Friday, June 22, 2007

Advice From the Man Who Lived It

William Manchester -- The Last Lion: Winston Spencer Churchill, Alone, 1932-1940.

This is the second book of a three-volume biography of Churchill. I picked up the only part that was available at a library book sale some time ago, and this was my second reading of it.

Everyone knows about Churchill's terse speech on the value of perserverence -- "Never give in. Never, never, never, never give in." I wasn't fully aware of how much he had lived it, and not in the obvious sense of long hours in the years of World War II -- Churchill spent more than a decade as a political pariah, abandoned by his party for his stand against independence for India, then finding himself completely out of step with the Conservatives' ruling factions of Stanley Baldwin and then Neville Chamberlain.

It was chilling to read how Chamberlain and his group kept themselves willfully blind about the intentions, and then the actions, of Adolf Hitler and Benito Mussolini. These British leaders, and some on our side as well, seemed willing to believe that life dominated by Fascism was preferable to one ruled by Communists, and that Hitler was preferable to Stalin in the long run. Pacifism was rampant, even though nearly twenty years had passed since the Armistace ended the Great War. As I read, the names Pelosi, Reid, Edwards, and Kennedy kept coming to mind; in fact, Ted Kennedy's father Joseph Kennedy, as U.S. ambassador to Britain at that time, was firmly convinced that England was a lost cause and Germany was the nation to deal with.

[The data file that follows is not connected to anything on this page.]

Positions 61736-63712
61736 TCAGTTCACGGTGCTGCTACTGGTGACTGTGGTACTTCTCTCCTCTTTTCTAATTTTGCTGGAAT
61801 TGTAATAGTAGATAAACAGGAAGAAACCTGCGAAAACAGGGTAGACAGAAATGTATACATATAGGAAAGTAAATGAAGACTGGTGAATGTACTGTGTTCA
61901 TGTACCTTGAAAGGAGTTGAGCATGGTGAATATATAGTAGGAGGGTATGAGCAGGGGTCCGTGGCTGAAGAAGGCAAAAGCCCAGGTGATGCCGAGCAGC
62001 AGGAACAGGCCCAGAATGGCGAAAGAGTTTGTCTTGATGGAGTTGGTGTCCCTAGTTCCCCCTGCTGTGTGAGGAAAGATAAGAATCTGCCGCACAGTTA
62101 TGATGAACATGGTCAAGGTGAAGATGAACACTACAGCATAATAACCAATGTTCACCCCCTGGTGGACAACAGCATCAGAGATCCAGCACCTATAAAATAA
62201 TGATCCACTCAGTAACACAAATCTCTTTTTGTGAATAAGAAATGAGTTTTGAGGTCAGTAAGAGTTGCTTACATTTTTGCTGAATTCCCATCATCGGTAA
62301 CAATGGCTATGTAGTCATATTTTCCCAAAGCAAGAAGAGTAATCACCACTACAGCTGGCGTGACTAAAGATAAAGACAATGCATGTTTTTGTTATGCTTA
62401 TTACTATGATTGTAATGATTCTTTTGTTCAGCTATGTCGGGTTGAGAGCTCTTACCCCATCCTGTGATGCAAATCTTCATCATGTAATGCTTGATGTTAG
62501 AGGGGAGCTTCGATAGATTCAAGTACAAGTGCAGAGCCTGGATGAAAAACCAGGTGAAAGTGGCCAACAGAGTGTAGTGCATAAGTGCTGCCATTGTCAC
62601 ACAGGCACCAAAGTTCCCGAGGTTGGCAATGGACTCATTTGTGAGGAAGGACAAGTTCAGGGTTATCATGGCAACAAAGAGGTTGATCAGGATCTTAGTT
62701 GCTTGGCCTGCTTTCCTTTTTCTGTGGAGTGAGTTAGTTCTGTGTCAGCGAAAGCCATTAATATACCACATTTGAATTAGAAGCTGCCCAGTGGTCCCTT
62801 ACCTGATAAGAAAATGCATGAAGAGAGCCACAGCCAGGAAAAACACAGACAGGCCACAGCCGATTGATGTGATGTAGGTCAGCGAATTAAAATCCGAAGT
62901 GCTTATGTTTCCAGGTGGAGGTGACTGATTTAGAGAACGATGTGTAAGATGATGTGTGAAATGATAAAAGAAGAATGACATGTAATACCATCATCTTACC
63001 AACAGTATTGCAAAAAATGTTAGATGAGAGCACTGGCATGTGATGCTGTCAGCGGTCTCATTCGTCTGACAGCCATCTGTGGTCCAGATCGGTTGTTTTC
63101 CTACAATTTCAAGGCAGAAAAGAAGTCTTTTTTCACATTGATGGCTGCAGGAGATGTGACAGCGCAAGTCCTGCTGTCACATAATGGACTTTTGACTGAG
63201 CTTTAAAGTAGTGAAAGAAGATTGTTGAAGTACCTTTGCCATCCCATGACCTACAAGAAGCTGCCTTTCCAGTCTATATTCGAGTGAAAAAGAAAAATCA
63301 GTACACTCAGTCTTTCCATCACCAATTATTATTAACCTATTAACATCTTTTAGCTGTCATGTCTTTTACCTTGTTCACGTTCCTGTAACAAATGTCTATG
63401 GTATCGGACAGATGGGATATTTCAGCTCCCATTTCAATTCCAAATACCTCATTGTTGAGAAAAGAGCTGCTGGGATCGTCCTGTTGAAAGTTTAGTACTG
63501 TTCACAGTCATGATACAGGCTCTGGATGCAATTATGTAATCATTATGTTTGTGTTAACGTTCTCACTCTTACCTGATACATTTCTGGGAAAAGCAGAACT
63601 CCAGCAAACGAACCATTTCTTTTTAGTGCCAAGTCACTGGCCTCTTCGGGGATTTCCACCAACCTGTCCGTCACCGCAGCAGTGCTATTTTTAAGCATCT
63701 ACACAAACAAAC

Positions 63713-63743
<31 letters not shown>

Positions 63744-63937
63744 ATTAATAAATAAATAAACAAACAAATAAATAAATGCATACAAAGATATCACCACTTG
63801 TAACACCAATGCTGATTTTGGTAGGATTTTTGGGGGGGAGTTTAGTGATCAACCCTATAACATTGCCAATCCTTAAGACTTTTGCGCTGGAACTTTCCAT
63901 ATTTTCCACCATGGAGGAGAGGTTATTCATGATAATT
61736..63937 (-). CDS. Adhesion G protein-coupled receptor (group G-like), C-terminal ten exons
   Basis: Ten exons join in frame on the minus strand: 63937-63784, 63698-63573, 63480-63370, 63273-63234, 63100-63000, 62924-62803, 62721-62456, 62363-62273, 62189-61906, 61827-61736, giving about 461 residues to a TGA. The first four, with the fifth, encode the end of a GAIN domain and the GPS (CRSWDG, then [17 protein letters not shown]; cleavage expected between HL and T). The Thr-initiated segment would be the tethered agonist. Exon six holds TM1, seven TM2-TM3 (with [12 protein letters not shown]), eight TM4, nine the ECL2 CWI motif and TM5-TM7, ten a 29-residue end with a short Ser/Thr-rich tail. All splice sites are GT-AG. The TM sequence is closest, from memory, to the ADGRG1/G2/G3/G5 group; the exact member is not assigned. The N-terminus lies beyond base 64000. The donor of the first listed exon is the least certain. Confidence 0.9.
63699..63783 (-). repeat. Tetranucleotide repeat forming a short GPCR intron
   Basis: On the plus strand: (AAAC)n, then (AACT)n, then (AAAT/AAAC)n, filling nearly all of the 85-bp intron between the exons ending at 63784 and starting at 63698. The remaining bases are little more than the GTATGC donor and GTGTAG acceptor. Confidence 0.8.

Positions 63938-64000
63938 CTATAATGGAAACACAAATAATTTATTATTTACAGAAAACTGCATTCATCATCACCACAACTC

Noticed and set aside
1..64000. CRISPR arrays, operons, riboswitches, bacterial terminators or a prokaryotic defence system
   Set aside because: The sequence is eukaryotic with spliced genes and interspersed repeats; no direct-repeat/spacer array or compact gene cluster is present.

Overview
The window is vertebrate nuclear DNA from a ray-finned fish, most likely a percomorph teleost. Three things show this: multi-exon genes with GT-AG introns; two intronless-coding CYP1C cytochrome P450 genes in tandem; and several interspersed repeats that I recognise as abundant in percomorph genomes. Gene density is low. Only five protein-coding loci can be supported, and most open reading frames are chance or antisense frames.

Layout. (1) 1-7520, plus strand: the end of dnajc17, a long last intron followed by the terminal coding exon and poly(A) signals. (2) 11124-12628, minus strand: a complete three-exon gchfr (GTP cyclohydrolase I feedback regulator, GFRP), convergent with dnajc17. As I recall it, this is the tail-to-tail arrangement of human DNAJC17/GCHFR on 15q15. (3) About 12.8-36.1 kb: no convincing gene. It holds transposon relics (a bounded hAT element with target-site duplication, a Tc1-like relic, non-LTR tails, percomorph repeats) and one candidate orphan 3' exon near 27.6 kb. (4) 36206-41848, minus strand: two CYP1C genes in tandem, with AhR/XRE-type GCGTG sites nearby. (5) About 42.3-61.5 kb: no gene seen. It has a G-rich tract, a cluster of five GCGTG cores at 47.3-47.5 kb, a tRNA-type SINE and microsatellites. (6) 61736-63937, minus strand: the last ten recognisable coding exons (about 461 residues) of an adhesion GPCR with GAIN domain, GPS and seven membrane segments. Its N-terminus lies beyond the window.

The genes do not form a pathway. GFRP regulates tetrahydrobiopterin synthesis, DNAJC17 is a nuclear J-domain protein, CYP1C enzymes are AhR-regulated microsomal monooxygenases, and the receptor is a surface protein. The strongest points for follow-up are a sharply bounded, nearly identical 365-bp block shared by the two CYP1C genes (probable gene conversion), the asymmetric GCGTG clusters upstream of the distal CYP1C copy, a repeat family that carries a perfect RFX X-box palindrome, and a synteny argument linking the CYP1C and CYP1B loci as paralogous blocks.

Churchill, through it all, gave speech after speech warning of the German militarism building up right in front of them, pouring out a river of editorials and opinion pieces for newspapers and magazines, and writing numerous volumes of history all the while. His private network of intelligence was more sensitive and accurate than even the government's, and he maintained what amounted to a private war room to stay abreast of the crumbling European situation.

It was only at the eleventh hour that Chamberlain was forced out of office, after the policies he promoted allowed the Nazis to take over first the Rhineland, then Sudetenland, Austria, Czechoslovakia, Poland, and at last the Low Countries. Churchill then went from pariah to messiah for the Conservatives, because he alone of the Tories was unhindered by the ruined hulk of appeasement -- only because Churchill had never given in, even when only five or six members of Parliament would stand with him. "Nevah!" indeed.

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